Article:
CHAIRMAN of the Institute of Jamaica Burchell Whiteman believes the establishment of a National Sports Museum will go a long way in helping to establish national and civic pride among Jamaicans.
Many of the displays which are expected to become part of the museum are on show this weekend during the National Sports Exhibit which forms part of the Jamaica 50 celebrations at the National Arena.
"Generally (people) who engage in sports, even those who are not national or international winners have something about them that makes them engage with others more easily and more readily... (with) the competitive spirit, they appreciate the value of being part of a team," Whiteman told the Jamaica Observer.
"I expect that all of this will assist our youngsters to be confident in themselves to be more aspirational and to achieve in many areas of their endeavours -- academic as well as sport and recreation," the former Minister of Education added during the recent launch of the exhibit at the Office of the Prime Minister.
Entitled "Showcasing the Journey", the exhibit will feature displays from several of the island's sporting associations, including the Jamaica Netball Association (JNA), Jamaica Ski Federation (JSF), Jamaica Boxing Board of Control (JBBC), Jamaica Football Federation (JFF), Jamaica Volleyball Association (JAVA), Jamaica Olympic Association (JOA) and the Jamaica Cricket Association (JCA).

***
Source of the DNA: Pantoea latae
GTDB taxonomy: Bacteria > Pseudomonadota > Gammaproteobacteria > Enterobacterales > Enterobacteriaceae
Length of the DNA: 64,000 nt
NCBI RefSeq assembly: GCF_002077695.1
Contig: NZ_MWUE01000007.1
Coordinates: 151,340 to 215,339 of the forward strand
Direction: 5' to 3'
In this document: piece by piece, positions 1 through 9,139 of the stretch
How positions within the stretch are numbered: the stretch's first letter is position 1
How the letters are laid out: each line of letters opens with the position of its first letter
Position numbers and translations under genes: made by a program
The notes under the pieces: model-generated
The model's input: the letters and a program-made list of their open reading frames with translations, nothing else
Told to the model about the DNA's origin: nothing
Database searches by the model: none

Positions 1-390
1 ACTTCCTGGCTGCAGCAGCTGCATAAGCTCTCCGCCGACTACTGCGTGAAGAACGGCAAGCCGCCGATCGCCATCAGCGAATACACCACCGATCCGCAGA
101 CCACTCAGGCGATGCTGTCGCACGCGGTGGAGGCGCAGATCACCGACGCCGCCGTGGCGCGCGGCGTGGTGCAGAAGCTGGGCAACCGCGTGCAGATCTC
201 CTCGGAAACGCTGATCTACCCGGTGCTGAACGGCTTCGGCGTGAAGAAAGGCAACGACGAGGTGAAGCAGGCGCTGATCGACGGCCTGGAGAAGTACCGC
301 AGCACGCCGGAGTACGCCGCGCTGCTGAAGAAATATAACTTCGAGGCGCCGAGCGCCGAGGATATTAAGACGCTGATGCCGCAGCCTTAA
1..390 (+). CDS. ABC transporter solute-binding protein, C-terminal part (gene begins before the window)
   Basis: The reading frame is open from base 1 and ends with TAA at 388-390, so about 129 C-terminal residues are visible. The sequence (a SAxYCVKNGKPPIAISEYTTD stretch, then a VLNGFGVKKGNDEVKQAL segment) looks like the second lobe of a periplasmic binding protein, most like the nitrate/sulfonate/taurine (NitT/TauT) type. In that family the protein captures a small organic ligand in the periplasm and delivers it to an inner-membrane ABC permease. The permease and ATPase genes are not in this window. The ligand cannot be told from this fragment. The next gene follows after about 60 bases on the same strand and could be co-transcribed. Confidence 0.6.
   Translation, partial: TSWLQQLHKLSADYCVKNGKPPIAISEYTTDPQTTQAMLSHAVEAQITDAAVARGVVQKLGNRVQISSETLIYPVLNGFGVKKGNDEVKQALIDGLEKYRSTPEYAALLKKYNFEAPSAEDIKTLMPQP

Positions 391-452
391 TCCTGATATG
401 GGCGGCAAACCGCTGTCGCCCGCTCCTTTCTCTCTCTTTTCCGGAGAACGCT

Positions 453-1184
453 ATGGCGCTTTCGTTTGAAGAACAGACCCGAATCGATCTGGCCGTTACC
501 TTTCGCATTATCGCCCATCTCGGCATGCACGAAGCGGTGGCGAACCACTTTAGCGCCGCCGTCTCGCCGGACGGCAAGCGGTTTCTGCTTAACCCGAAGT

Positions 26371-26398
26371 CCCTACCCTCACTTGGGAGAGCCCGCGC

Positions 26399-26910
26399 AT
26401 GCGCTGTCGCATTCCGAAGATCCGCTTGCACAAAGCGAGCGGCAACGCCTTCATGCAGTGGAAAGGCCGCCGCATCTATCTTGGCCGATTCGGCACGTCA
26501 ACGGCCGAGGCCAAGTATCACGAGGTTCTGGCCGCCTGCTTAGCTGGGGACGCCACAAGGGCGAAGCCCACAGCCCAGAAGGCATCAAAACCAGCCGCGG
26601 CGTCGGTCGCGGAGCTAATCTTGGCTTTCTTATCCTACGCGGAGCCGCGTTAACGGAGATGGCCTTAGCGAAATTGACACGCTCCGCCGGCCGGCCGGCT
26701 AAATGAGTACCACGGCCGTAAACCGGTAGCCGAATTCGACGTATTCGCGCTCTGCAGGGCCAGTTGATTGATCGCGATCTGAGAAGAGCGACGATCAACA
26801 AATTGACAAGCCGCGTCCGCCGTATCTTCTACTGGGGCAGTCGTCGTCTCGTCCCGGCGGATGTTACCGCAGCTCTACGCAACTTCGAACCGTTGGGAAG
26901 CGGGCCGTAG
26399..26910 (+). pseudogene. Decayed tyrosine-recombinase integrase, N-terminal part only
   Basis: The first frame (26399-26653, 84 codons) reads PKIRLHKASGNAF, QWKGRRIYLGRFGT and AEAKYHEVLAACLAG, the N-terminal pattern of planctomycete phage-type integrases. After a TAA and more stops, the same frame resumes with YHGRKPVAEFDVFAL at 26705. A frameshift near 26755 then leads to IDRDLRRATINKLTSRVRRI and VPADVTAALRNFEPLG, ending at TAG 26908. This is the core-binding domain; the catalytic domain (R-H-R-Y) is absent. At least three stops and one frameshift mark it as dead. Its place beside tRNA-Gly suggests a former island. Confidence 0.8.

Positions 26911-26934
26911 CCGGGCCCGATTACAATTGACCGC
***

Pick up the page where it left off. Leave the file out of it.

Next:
Many of the items on display have been loaned to the government ahead of the official establishment of the museum, which Minister without Portfolio with Responsibility for Sport, Natalie Neita-Headley has given a two-year time-frame.
Whiteman was quick to reassure that the items would be safely stored for future use.
"The Institute has on its staff the people with the skills for the preservation, conservation all of that," he said.
"As far as I am aware, the Institute's Sports museum committee will protect and hold the artefacts with the permission of the people who have lent material. That which they have been given, the Institute will assist in preserving in that process."
Meanwhile, Whiteman said he believed even a two-year time frame is "quite ambitious" given all the work which would need to go into the museum's establishment.
"But we will see," he said.
"Undoubtedly, it (the exhibition) will make a contribution to the psychic health and wealth of the nation, of the people. It's what part of what makes people feel that we are very special people. We can do things and I hope that it will spill over into other areas of activity."